Britain has not renewed Chelsea owner Roman Abramovich's visa

Russian state media reports he no longer has the right to stay in the country

Russian oligarch Roman Abramovich, left, arrives with his team of lawyers before a hearing, at the District Court of Sarine in Fribourg, Switzerland, Friday, May 18, 2018. Russian billionaire and Chelsea soccer club owner Roman Abramovich was in Fribourg court as part of a lawsuit brought by the London-based European Bank for Reconstruction and Development (EBRD) against Abramovich, Russian oil tycoon Eugene Shvidler, and the Russian energy company Gazprom. (Jean-Christophe Bott/ Keystone via AP)

Russian state media on Sunday cited an unconfirmed report that Chelsea football club owner Roman Abramovich's British visa has run out, while his spokesman declined to comment.

Russian state news agency Tass and other media picked up a report on The Bell website, which said an acquaintance of Abramovich and two in his inner circle had told it the billionaire's British visa ran out three weeks ago and he is awaiting a new one.

Amid a spiralling diplomatic crisis between Britain and Russia over the poisoning of a former Russian double agent, there have been calls in Britain for sanctions that would hurt super-rich Russians who have homes in London.

Mr Abramovich formally has residency in Jersey in the Channel Islands, a tax haven, but has never taken it up. The Sunday Times put his wealth at £9.3 billion (Dh46bn) on its Rich List this year. He has owned Chelsea since 2003. It ranked him as Britain's 13th-richest man.

The owner of the Premiership football club has a residence opposite Kensington Palace thought to be worth more than £100 million.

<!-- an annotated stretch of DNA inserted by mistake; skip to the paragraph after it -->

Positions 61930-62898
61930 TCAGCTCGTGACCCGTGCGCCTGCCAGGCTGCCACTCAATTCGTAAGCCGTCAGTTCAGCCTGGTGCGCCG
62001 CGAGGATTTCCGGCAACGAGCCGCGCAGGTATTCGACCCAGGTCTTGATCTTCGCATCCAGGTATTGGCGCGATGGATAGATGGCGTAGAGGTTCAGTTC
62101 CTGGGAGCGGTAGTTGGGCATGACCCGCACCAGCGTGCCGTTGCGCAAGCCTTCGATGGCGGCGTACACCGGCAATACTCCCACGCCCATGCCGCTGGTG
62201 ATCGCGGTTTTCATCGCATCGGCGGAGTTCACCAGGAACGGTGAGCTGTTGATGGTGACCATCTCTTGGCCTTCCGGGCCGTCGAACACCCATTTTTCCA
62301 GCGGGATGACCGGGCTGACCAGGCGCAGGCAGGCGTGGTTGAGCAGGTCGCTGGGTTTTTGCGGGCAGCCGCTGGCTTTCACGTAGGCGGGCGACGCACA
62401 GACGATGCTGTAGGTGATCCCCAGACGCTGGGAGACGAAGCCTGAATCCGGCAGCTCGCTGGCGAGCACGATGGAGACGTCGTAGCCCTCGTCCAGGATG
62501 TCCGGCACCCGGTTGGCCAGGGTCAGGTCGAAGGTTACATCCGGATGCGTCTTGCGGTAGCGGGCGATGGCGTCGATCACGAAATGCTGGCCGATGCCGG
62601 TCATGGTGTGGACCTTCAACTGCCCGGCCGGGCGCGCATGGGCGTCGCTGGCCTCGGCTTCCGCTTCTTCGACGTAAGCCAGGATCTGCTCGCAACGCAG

Mr Abramovich's spokesman John Mann told AFP he could not comment because "it's a personal issue". Mr Mann gave the same response to Tass.

The Bell published the Russian-language report on Sunday. It said it had received "no comment" responses from Mr Abramovich's spokesman and Britain's Home Office.

AFP also requested a comment on the issue from the Home Office in London, but none was immediately forthcoming.


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The report quoted a source in Mr Abramovich's entourage as saying that Britain had not refused to issue a new visa to Mr Abramovich but was considering his application.

Russia's Sport-Express website cited sources in Mr Abramovich's entourage as saying that it had taken a long time for his application to be processed but he was due to get a new British visa shortly.

The Bell was started by the former editor-in-chief of the RBC media group, Elizaveta Osetinskaya. Under her leadership, RBC was known for high-profile investigations.

The billionaire was the subject of a court battle with fellow Russian oligarch Boris Berezovsky, which he won in 2012. It was centered on the ownership of the oil group Sibneft. The trial left Mr Berezovsky with a £100m legal bill after the losing the £1.8bn damages case.

He is a longtime friend of Russian President Vladimir Putin and a former member of Russia's parliament, described by those close to him as a shy businessman who has held stakes in Russian airline Aeroflot and Siberian sausage plant Omsky Bacon. But Chelsea remains his prized asset.

Many Russian tycoons have sought to invest in the London market, using such purchases as insurance against any change in the decision-making of Mr Putin.